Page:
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    by , 01-25-2017 at 01:14 PM (Chris Musillo on Nurse and Allied Health Immigration)
    by Chris Musillo

    Sens. Grassley (R-IA) and Durbin (D-IL) have reintroduced their H-1B bill. They have introduced a version of this bill for the last several Congressional sessions. The last version of the bill only attracted 5 co-sponsors, and never had any significant traction in Congress. This term, competing and related House bills have been offered by Rep. Issa and Rep. Lofgren.

    It remains unclear how this one differs, if at all, from the last versions, since the text of the bill has not yet been released. The last version of the bill included several significant changes to the H-1B process. That bill creates a preference system for the H-1B lottery, which prioritized H-1B workers in this order:

    • Masters (or greater) degree in STEM from a US university
    • Companies who offer a Level 4 wage for that H-1B worker
    • Masters (or greater) degree in any other major from a US university
    • Companies who offer a Level 3 wage for that H-1B worker
    • Bachelor’s degree in STEM from a US university
    • Bachelor’s degree in any other major from a US university
    • Schedule A occupation
    • Good corporate citizens

    Other components of the bill included:

    • H-1Bs must pay at least a level 2 wage for all H-1Bs
    • Require a posting on USA for 30 days prior to filing an H-1B
    • Employer must certify that no US worker has been displaced and that the employer has attempted to recruit US workers
    • 50/50 employers are barred from the H-1B process
    • H-1B limited to 3 years, unless the H-1B worker has an approved I-140
    • Additional burden for employers who place workers at third-party worksites.
    • Increased investigative power for DOL
    • Changes to the L-1 program

    Please read the Musillo Unkenholt Healthcare and Immigration Law Blog at and You can also visit us on Facebook and follow us on Twitter.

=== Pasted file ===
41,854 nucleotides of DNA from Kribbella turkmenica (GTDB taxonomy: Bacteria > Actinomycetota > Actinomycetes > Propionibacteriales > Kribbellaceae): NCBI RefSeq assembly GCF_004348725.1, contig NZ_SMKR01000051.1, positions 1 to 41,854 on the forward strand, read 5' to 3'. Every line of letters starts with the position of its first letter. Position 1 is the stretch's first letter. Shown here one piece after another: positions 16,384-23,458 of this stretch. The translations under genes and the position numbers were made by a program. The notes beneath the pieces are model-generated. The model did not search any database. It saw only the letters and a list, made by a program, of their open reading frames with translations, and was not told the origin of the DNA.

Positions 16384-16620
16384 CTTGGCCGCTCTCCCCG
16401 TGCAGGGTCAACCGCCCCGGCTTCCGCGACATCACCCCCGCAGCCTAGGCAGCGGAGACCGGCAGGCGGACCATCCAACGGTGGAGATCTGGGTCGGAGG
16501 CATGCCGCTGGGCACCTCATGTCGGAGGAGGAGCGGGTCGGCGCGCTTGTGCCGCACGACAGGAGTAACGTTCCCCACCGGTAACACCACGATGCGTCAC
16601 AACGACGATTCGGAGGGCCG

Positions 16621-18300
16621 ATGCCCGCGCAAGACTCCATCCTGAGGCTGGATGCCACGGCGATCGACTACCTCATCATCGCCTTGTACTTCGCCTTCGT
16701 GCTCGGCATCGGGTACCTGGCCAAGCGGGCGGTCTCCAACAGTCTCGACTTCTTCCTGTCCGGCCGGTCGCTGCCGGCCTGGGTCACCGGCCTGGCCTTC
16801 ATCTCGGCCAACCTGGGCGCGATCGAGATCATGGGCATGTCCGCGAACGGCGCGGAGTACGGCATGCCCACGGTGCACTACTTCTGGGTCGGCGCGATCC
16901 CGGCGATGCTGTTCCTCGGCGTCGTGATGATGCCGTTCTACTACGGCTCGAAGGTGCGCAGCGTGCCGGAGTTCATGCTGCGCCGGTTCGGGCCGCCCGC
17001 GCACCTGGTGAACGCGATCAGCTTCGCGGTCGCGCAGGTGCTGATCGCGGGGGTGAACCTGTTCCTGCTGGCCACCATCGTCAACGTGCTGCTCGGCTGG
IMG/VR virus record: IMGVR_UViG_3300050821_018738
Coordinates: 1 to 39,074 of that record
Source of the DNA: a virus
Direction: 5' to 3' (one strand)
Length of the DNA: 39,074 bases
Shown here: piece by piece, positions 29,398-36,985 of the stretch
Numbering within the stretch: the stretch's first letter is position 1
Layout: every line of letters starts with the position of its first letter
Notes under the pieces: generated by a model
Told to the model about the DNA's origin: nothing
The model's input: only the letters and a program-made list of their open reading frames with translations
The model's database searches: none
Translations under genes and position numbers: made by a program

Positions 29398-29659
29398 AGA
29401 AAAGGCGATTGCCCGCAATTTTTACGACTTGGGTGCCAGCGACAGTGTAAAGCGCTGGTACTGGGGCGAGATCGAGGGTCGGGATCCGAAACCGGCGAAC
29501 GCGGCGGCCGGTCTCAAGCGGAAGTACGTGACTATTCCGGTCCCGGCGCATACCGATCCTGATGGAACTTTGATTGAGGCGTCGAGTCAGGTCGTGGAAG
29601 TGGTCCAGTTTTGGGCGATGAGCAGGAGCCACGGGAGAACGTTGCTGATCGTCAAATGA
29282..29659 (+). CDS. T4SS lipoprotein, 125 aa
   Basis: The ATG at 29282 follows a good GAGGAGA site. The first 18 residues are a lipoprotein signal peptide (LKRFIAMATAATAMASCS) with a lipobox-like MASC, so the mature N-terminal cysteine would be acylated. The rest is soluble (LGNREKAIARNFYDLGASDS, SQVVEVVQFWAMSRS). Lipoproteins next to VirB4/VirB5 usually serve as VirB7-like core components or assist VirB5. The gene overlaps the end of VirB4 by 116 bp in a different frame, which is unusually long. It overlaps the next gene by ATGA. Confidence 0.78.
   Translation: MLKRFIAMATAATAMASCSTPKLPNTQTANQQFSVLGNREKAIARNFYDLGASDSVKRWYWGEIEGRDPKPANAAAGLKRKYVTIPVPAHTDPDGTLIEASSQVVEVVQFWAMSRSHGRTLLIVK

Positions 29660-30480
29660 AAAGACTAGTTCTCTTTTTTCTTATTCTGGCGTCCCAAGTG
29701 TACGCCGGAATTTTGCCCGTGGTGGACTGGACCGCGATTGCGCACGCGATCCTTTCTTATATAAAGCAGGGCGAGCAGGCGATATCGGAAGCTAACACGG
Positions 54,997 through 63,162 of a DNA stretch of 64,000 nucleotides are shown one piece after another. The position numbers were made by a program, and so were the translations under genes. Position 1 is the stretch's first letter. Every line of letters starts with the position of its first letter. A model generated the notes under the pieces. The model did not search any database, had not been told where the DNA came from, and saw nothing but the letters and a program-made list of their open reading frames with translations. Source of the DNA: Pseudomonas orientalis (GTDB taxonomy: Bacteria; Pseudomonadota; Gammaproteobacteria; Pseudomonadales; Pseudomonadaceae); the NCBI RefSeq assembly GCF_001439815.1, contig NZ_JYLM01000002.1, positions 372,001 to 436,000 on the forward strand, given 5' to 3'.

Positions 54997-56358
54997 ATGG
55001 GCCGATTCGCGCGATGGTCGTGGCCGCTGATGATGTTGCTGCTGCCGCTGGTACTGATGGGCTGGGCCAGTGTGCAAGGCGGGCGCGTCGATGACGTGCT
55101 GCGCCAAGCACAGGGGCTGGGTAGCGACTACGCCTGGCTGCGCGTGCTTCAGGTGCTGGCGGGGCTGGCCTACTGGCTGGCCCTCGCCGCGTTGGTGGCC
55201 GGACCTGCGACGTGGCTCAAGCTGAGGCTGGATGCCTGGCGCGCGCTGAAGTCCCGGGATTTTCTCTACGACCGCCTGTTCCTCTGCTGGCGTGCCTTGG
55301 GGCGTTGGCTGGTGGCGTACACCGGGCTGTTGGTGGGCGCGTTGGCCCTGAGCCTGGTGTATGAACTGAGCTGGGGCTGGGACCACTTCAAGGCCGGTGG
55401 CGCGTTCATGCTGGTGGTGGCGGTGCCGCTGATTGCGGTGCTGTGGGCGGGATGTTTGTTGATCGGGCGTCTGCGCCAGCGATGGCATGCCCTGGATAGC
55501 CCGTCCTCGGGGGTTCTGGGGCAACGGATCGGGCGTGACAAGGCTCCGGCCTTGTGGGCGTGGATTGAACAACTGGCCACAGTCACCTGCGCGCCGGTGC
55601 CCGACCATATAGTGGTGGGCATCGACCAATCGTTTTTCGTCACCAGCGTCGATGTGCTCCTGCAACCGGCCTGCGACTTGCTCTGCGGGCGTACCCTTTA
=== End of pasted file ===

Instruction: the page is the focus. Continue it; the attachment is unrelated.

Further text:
2. Work Permits for Asylum Seekers - Some Good News

    The new Administration has raised anxieties in immigrant and asylum seeker communities. In part, this is because of President Trump’s rhetoric (and rhetorical style) during the election. And in part, it’s because we just don’t know what to expect from a Trump Administration. Rumors have been flying: Will there be some sort of Muslim ban? Will the President repeal DACA? Or will he (and Congress) create a permanent legalization for DACA recipients? Mr. Trump will be issuing some executive orders later today banning Syrian and other refugees from coming to the U.S., and restricting visas for people from certain Middle Eastern countries. How this will all play out, we shall see.
    Filling gaps is a good thing.
    But amidst the uncertainty, there is some good news related to work permits—or Employment Authorization Documents (“EADs”)—for asylum seekers.

    First, last fall, the government started issuing two-year EADs instead of one-year EADs to people with pending asylum cases. This was a helpful development. It saves money since applicants now only have to apply for a new card every other year. It also makes it easier to obtain and retain employment, since employers feel more confident hiring people who have a longer period of authorized employment. In addition, many states issue driver’s licenses that correspond to the dates on the EAD, so a two-year card means a two-year license. All this helps ease the wait for people seeking asylum.

    Second, last week the government issued new (and long anticipated) regulations “to help prevent gaps in employment authorization”:

    DHS is providing for the automatic extension of expiring EADs (and underlying employment authorization, if applicable) for up to 180 days with respect to individuals who are seeking renewal of their EADs (and, if applicable, employment authorization) based on the same employment authorization categories under which they were granted.

    This means that when you file to renew your EAD, your card will be automatically extended for 180 days once you receive the receipt (it usually takes three or four weeks to get the receipt). This is an important development, since USCIS has been taking months to process EAD renewals, and people were losing their jobs and driver’s licenses while they waited for their new EADs.

    The automatic EAD extensions apply to refugees, people with asylum, and people who have pending asylum or withholding of removal cases, among others. You can see the new regulations here (see page 82491, the second to last page of the PDF) and here (page 82455, footnote 98, which lists the categories of people eligible for the automatic EAD extension).

    Also, remember that you can apply for a new EAD up to 120 days before the old card expires. Even with the most recent change, it is still a good idea to apply early for your new card, so you receive the replacement EAD as soon as possible.

    And here’s one last tip for today. If you cannot afford to pay for the new EAD (fees recently went up), you can request a fee waiver from USCIS, which—if granted—allows you to obtain a new EAD without paying the fee. To apply for a fee waiver, use form I-912, available here.

    I have written many times about the affirmative asylum backlog. It has been a real disaster for asylum seekers—especially those separated from their family members. The recent changes to the EAD process, during the waning days of the Obama Administration, have at least made one aspect of the wait easier, and for that, we can be thankful.